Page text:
Jenbachers start arriving at German power plant

By Jack Burke10 March 2021

J920 FleXtra gas engines offer 50 MW

The first of five Jenbacher engines has been delivered for the new gas engine power plant Römerbrücke (GAMOR) run by utility company Energie SaarLorLux.

The journey from Jenbach to Saarbrücken via Munich, Nuremberg, Würzburg, and Frankfurt, with some stretches covered at speeds of just 3 mph (5 km/h), represents a major logistical achievement. This is borne out by the fact that roundabouts, roadworks, and weak bridges have to be circumvented and no-stopping and no-parking zones created so that all five engines plus auxiliary equipment can reach their destination by March 16 as planned.

The district heating plant Römerbrücke operated by Energie SaarLorLux in Saarbrücken was converted to gas as its primary fuel in 2003. The commissioning of the additional, new gas power plant in 2022 will result in the complete phaseout of coal which lately has only been used to cover peak loads.

At the heart of the new gas engine power plant Römerbrücke (GAMOR) are five Jenbacher J920 FleXtra gas engines with an output totaling 50 MW and an overall efficiency of up to 92%. In the years ahead, GAMOR will be able to supply around 65,000 households with electricity and 13 000 homes with district heating.

Germany intends to phase out coal entirely by 2038 at the latest; in this coming year alone, coal-fired power plants with a total output of 12.5 GW are projected to go offline. Due to its early phaseout of coal, the project in Saarbrücken is exemplary for Germany.

“By bringing in our new INNIO Jenbacher CHP plant, the generation of power and district heating from coal will soon be a thing of the past in Saarbrücken. In the future we’ll save more than 60 000 metric tons of CO2 a year compared to the old coal-fired facility,” said Joachim Morsch, board member and spokesman from Energie SaarLorLux, as he explained the environmental benefits of the project.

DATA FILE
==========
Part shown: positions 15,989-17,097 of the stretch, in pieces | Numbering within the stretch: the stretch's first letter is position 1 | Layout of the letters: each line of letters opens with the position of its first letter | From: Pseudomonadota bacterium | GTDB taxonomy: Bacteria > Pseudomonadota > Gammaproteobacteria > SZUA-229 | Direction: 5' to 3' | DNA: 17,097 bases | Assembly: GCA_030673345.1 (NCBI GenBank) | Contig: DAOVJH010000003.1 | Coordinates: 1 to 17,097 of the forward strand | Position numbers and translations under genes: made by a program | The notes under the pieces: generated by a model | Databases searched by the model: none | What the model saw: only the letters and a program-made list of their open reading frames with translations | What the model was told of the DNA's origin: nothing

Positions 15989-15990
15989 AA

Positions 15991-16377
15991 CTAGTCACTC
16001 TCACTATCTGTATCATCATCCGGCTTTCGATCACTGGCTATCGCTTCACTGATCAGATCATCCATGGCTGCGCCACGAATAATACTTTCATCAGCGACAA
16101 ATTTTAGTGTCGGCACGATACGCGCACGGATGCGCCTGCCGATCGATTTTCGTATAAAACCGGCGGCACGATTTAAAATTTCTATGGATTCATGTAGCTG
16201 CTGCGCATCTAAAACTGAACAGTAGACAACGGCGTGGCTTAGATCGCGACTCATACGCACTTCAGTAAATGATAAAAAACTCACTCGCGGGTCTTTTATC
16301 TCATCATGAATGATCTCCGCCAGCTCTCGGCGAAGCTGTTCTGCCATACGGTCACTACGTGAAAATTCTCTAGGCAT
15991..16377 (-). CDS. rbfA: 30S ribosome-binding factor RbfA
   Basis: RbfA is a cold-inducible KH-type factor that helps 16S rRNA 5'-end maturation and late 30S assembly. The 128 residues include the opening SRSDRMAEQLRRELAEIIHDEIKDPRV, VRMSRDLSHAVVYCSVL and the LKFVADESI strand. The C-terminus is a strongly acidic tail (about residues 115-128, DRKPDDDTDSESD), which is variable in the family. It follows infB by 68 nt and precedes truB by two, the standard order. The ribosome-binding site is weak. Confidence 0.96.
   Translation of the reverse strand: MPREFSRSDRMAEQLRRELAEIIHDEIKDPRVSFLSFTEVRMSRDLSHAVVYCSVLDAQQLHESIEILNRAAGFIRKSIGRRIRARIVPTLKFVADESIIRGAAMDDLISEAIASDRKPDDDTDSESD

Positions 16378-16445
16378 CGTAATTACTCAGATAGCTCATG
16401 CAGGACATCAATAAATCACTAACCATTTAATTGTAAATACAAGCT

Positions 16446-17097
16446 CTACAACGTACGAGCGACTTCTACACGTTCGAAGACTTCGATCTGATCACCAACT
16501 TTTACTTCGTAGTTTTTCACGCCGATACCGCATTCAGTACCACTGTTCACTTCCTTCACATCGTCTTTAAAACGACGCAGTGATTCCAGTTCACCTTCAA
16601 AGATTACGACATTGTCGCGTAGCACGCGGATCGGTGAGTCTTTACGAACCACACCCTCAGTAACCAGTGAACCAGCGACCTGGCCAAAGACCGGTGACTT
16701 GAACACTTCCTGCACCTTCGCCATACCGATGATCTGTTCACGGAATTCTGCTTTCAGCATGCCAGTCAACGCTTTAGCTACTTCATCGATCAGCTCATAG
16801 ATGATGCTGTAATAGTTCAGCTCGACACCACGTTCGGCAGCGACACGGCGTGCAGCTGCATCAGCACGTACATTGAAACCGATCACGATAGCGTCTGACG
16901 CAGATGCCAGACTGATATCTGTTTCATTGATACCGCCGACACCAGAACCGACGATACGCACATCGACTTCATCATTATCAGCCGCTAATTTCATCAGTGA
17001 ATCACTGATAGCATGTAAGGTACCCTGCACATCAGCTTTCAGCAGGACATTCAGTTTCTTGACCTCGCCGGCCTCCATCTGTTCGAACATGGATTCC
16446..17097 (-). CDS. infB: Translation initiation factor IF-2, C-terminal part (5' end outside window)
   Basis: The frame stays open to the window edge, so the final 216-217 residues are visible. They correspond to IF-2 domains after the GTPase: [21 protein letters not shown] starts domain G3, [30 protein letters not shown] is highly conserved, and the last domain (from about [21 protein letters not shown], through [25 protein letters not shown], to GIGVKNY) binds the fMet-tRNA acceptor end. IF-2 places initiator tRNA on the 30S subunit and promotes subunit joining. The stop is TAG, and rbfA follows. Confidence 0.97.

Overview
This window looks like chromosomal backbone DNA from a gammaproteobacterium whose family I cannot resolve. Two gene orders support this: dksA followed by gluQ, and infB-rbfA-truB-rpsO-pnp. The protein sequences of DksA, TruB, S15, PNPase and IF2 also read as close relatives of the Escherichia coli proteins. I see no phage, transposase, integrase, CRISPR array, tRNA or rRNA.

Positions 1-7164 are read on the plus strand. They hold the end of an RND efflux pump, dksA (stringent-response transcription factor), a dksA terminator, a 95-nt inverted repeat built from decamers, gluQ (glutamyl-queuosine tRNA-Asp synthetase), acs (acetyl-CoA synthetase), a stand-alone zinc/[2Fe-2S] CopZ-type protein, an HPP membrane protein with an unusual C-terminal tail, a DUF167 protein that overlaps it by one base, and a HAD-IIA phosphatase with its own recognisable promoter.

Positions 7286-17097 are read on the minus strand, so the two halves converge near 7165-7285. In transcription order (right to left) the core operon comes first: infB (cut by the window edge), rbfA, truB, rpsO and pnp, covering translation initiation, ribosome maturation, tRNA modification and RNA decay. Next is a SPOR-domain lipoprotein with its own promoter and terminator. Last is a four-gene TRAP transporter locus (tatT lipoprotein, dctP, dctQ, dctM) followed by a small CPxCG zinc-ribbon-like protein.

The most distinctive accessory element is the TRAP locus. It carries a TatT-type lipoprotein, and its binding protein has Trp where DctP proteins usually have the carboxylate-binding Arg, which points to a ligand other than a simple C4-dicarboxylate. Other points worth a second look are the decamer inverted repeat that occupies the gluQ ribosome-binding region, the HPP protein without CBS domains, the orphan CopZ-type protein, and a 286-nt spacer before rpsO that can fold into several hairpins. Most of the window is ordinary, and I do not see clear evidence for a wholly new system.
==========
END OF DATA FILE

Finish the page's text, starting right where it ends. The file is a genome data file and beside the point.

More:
“The new GAMOR gas power plant in Saarbrücken once again highlights the significant role our Jenbacher engines have to play as a key technology in the energy transition. And we are already prepared for the next step: converting our natural gas engines to hydrogen operation, something that is already possible here and now,” stated Joachim Maier, director of INNIO Jenbacher GmbH in Germany.

Because Jenbacher gas engines offer highly flexible deployment and can be ramped up to full load in less than five minutes, they are responsible for playing an important part in stabilizing the grid, INNIO said. Additionally, Jenbacher gas engines can help facilitate grid stabilization in the event of a blackout, thereby ensuring Saarbrücken residents benefit from a secure electricity supply – a task which 4000 INNIO Jenbacher gas engines have already undertaken when Europe experienced its latest near-blackout at the beginning of this year.

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